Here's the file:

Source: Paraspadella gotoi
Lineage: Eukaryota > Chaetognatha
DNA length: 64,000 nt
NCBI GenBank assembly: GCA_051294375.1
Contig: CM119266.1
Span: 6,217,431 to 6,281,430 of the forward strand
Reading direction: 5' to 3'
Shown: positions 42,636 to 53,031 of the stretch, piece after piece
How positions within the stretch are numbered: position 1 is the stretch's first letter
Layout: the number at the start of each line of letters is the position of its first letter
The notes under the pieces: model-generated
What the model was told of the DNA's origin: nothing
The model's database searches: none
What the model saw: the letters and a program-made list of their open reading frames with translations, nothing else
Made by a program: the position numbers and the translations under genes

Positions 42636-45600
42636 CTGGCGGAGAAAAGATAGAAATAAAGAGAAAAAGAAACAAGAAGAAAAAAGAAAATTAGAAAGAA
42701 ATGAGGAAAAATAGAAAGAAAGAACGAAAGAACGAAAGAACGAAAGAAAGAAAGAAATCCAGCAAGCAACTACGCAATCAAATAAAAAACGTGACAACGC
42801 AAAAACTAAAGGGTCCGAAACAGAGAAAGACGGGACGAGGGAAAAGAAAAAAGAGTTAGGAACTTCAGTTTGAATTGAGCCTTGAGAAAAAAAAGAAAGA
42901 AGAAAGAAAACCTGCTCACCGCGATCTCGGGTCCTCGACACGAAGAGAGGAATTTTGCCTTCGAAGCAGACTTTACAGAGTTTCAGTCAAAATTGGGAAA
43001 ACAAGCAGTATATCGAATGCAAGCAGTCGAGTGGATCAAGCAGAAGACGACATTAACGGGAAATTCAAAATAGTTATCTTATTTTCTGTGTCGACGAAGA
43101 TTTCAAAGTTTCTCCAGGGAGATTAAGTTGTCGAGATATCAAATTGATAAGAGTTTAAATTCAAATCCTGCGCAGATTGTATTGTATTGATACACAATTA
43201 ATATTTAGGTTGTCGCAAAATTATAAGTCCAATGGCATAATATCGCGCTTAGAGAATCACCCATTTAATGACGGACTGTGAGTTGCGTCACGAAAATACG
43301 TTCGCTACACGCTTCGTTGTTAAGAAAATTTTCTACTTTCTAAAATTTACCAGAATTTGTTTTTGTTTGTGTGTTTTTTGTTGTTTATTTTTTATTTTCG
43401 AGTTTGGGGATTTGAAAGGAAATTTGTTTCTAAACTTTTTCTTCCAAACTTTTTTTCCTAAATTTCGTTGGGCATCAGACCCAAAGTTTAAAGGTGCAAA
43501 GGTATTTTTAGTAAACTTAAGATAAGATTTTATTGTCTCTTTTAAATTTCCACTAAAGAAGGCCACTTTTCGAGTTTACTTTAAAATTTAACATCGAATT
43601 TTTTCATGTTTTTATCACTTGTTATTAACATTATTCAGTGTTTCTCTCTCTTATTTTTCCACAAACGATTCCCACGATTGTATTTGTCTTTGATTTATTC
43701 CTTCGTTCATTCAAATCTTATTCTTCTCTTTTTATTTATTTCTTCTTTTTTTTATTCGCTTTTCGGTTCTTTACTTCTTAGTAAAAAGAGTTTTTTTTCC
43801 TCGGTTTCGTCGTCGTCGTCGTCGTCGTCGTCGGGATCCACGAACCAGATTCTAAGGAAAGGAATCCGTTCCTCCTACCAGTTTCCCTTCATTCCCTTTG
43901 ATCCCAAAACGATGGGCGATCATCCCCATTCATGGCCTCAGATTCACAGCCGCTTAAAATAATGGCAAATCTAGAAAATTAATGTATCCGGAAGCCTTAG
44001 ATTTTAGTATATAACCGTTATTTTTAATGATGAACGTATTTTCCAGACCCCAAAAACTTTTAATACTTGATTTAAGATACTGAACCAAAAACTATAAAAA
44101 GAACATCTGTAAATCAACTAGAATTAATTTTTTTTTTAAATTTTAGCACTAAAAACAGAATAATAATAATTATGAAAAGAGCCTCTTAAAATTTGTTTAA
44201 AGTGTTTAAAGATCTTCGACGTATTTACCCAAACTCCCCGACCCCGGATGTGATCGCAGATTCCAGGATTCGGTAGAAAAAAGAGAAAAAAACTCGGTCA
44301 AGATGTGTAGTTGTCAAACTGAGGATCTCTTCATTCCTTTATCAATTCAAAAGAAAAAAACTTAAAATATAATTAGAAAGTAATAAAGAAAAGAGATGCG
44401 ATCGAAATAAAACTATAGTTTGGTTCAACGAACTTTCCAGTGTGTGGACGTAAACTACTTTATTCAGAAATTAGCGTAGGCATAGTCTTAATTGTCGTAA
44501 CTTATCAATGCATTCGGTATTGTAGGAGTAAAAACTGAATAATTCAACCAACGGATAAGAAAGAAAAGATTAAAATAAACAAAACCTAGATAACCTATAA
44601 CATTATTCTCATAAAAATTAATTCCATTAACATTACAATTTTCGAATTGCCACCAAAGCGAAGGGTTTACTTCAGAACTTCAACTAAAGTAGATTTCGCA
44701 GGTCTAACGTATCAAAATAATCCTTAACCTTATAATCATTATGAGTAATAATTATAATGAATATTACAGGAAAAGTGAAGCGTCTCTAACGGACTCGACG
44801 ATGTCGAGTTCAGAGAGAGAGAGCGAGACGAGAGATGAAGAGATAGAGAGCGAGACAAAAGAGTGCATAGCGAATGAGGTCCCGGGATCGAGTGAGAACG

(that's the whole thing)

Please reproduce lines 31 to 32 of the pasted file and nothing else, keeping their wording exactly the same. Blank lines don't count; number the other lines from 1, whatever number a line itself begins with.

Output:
44001 ATTTTAGTATATAACCGTTATTTTTAATGATGAACGTATTTTCCAGACCCCAAAAACTTTTAATACTTGATTTAAGATACTGAACCAAAAACTATAAAAA
44101 GAACATCTGTAAATCAACTAGAATTAATTTTTTTTTTAAATTTTAGCACTAAAAACAGAATAATAATAATTATGAAAAGAGCCTCTTAAAATTTGTTTAA